The USC Viterbi Department of Computer Science is offering an all girl coding camp to expose girls to engineering concepts and help them break out of labels and stereotypes that often lead them into humanities fields while their male counterparts pursue engineering.
University of Southern California, in partnership with the Institute for Education, is proud to offer two free summer camps to K-12th graders. These camps will introduce the kids to computer science and help them to better understand the technology that has become so prevalent in our lives.
This TechRepublic article from 2015 reports that the top priority for the year should be to make equal opportunities for women in technology careers. It explains why we need to do something about the fact that women in tech are declining at the same time that women in the the professional workforce are increasing.
Quartz Magazine takes a look at why computer science isn’t as prevalent as it should be in secondary education, and what can be done to improve it through early exposure and more funding.
Professor Mary Anne Egan from Siena College examines how Computer Science programs and professionals need to take action to combat negative stereotypes regarding women in CS.
Minorities are significantly underrepresented in the tech industry. Companies have been resistant to acknowledging this fact, refusing to publicize their diversity data, until 2014. More companies are now creating programs and initiatives to combat this problem.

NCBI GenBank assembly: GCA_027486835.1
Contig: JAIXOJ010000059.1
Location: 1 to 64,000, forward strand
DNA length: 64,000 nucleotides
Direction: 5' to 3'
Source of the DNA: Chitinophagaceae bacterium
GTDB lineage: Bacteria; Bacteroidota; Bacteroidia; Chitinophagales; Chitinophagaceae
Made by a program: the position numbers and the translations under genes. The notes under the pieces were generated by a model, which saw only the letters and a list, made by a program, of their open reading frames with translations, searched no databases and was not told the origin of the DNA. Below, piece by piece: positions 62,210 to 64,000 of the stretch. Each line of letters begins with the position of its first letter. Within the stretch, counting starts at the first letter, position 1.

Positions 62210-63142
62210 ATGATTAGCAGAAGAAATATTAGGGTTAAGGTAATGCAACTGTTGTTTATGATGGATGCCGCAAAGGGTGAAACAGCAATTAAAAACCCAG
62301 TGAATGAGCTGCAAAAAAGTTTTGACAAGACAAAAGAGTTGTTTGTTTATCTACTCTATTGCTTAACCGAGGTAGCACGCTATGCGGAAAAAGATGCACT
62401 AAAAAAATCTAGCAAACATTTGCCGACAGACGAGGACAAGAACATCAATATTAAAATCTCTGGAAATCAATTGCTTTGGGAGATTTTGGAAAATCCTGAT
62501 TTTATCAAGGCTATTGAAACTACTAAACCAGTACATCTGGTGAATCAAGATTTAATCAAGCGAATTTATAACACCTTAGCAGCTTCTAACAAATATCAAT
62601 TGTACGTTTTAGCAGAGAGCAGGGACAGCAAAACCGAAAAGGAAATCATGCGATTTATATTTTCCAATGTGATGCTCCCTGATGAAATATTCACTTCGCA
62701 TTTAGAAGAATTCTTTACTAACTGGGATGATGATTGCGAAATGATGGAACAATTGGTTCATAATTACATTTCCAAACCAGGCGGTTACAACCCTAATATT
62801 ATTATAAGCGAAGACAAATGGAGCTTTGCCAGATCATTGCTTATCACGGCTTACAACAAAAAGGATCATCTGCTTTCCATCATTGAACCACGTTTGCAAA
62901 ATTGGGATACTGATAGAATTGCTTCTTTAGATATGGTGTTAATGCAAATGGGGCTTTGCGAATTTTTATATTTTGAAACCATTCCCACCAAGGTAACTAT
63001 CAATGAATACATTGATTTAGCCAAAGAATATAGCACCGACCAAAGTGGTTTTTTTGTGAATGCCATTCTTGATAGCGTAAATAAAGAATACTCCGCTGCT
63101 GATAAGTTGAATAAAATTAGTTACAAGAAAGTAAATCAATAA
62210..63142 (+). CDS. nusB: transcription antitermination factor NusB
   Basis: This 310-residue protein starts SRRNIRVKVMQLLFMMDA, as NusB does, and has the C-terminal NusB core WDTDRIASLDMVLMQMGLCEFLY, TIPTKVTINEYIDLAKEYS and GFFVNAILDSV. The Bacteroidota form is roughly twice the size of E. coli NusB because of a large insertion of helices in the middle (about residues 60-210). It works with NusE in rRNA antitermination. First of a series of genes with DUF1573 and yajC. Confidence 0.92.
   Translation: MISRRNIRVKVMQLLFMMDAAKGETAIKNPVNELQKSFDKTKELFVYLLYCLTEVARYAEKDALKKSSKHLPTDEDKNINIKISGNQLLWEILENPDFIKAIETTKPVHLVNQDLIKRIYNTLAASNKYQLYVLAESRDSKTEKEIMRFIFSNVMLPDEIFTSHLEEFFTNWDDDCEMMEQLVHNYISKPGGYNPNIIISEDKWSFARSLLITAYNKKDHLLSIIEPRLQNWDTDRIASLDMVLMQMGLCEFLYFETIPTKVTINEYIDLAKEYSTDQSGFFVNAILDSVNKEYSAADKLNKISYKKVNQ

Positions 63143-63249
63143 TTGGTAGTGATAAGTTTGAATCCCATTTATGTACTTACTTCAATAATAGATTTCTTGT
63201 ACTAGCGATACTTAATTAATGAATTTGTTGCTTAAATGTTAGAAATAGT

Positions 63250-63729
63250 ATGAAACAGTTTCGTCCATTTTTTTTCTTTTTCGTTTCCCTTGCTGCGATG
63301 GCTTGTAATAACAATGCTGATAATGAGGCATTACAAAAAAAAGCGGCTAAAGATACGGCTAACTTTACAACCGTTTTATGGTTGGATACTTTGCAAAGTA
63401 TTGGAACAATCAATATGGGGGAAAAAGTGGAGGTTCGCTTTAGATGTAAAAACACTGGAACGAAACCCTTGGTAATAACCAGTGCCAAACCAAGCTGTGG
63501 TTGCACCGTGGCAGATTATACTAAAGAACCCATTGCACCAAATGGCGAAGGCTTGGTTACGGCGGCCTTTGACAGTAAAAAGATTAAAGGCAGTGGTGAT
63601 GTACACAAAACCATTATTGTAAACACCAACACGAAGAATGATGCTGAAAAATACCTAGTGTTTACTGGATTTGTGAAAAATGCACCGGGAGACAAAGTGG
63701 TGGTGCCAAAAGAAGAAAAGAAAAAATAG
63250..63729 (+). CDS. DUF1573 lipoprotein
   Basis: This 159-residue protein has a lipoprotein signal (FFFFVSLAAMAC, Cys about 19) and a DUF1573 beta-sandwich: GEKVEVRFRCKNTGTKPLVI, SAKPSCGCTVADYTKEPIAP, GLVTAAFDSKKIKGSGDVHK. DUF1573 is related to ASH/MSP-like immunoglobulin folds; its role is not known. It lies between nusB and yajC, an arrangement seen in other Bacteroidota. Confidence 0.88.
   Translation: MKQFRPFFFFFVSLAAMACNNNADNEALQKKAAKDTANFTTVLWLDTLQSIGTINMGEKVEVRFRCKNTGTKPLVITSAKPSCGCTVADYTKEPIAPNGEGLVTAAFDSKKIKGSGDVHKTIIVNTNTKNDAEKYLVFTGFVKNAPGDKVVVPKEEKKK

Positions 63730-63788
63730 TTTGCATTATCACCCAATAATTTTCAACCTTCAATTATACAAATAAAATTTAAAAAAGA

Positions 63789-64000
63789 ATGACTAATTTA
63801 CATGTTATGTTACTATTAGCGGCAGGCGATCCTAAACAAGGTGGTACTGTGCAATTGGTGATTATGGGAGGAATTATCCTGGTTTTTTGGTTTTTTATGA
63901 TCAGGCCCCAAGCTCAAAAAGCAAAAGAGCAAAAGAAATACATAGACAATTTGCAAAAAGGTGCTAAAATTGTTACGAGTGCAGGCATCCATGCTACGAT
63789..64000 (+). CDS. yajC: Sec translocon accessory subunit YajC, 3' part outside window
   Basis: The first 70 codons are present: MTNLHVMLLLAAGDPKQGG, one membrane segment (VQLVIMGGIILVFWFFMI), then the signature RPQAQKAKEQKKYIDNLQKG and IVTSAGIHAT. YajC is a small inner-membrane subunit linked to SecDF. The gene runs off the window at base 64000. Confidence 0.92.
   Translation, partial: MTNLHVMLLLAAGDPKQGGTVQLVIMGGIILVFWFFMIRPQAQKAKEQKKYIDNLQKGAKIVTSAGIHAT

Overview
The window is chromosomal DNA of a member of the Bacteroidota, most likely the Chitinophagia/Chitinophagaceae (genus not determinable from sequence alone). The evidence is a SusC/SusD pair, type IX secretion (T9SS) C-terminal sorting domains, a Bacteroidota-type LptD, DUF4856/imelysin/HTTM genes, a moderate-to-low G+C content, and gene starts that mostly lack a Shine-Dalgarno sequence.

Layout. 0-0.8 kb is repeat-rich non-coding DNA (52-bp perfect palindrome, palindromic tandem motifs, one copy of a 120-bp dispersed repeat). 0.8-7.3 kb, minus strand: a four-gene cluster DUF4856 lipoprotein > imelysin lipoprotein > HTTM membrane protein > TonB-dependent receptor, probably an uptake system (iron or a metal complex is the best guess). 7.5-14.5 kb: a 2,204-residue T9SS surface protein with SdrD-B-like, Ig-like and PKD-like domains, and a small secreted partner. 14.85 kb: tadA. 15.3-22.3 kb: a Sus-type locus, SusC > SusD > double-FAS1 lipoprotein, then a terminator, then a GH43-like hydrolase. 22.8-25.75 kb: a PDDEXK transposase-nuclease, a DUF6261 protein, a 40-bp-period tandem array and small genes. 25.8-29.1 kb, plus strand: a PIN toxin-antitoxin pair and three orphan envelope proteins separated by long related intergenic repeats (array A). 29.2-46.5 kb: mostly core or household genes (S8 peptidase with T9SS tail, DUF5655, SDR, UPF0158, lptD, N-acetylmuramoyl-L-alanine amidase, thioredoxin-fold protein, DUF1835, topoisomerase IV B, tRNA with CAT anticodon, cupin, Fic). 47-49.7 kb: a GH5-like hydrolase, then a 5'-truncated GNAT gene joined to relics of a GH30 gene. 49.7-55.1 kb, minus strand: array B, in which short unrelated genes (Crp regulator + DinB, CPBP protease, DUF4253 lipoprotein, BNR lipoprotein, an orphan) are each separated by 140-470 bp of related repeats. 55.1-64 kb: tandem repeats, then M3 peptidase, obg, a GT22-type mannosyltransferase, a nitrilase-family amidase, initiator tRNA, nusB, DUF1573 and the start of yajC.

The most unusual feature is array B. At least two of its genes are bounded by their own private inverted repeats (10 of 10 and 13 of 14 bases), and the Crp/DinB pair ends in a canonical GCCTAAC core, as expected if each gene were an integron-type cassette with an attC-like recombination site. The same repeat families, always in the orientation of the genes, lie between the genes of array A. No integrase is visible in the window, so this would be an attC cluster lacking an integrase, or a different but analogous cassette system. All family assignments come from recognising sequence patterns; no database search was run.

The Office of Science and Technology Policy reports on the Obama Administration’s dedication to increase the amount of women in STEM careers. They provide provide numerous resources for Women in STEM- from news articles, mentoring opportunities, to videos of important events.
CNET, a leading online technology publication, has an on-going series of articles about women in tech, and what people are doing to resolve the disparities between women and men in that industry.
Through an evaluation of CS@SC, this study finds that exposure programs serve an important purpose of increasing the diversity and number of students pursuing education and careers in STEM fields.
The data from the California Department of Education shows that every ethnic demographic is accurately represented in the classroom. However, the number of female students is still lacking, and proactive steps need to be taken to combat this issue.
Programs, like CS@SC, contribute to more interest in computer science in girls, minorities, and low-income students.
Early exposure to computer science can provide students of all ethnicities and genders with the foundation needed to prepare them for STEM careers. Camps, like CS@SC, has shown a noticeable increase in computer science interest.
This paper describes the methodology to minimize the amount of effort necessary for assessing student outcomes through ABET accreditation, and it was used successfully for 2015-2016 ABET accreditation of both Computer Science and Computer Engineering + Computer Science programs at University of Southern California.
This paper addresses the challenges of teaching large computer science classes and discusses techniques to make teaching at that scale more effective, along with evidence from a graduate level algorithms class at University of Southern California.